Benzodiazepine withdrawal classically presents in patients who have recent abrupt discontinuation of their medications in the setting of long-term use. The symptoms of withdrawal begin within 1-3 days of discontinuation and peak around 1-2 weeks.  Withdrawal syndrome tends to develop faster with shorter acting agents.3 The exact mechanism of withdrawal is unknown. However, benzodiazepines act via the GABA-A receptor, and long term use of benzodiazepines can cause aberrant expression of this receptor. It is theorized that when these dysfunctional receptors begin to function in the sudden absence of benzodiazepines, withdrawal syndrome occurs.4

Factors that predict increased severity of acute withdrawal include chronic high doses, use of multiple benzodiazepines, oral rather than injected use, longer duration of use, use of benzodiazepines with shorter half-lives, and rapid-tapering or abrupt discontinuation. At high dosage, long term use and rapid tapers can lead to convulsive status epilepticus. Withdrawal symptoms generally do not last longer than 1 month; however, 10%-25% of patients may experience symptoms for up to 12 months.3,5


The patient described in the case above shows classic signs of benzodiazepine withdrawal, including anxiety, autonomic instability causing tachycardia, elevated blood pressure, diaphoresis, insomnia, and tremors. Other symptoms common in benzodiazepine withdrawal include sensory hypersensitivity and perceptual distortions of one’s body or surroundings.3,5,7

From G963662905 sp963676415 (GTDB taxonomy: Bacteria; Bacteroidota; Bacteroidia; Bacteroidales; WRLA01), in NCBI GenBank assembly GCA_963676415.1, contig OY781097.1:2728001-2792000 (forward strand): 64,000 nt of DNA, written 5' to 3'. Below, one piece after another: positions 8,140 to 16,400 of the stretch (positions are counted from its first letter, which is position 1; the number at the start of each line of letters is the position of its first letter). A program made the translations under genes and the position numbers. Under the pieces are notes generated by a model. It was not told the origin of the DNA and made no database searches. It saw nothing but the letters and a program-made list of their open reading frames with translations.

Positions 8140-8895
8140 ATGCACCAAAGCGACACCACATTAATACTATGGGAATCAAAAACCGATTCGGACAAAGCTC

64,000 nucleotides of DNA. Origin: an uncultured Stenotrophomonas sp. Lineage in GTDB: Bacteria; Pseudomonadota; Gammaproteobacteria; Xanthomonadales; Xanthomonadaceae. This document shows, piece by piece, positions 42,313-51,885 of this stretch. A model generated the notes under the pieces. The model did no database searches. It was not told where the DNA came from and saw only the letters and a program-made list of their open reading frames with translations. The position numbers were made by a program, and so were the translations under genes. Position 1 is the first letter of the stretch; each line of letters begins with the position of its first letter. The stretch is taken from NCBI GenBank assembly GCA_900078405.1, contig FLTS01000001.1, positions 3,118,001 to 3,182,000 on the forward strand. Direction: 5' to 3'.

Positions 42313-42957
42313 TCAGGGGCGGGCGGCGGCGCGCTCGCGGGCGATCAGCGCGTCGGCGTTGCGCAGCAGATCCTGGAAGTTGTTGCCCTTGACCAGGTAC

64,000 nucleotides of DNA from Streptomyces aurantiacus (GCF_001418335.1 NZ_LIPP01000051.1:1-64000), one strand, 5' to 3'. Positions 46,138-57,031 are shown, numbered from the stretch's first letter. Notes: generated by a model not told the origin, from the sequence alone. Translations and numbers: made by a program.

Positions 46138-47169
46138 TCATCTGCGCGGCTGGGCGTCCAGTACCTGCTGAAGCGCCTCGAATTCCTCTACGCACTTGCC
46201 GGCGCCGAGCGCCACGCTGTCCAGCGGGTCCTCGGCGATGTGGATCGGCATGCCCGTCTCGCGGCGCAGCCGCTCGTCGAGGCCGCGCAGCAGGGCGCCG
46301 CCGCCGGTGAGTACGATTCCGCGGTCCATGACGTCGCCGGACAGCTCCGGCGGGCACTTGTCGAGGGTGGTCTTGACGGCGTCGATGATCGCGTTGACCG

Diagnosis is made by clinical suspicion combined with a focused history and physical exam.  It is very important to eliminate organic causes for the patient’s presenting symptoms. All patients should get a finger stick blood sugar level on arrival to the ED to evaluate for possible hypoglycemia. Basic labs including CBC, CMP, and magnesium should be ordered to evaluate for any signs of infection, anemia, or electrolyte imbalances. TSH should also be obtained to rule out thyroid dysfunction, as hyperthyroidism may manifest with symptoms of tachycardia and anxiety.3,5,7  ECG is recommended. If fever is present with neurologic alteration, a spinal fluid analysis to exclude CNS infection may be considered. If there is any concern for trauma, or the patient is too altered to provide adequate history, a non-contrast CT of the head should be obtained to evaluate for any acute intracranial pathology.

Differential Diagnosis: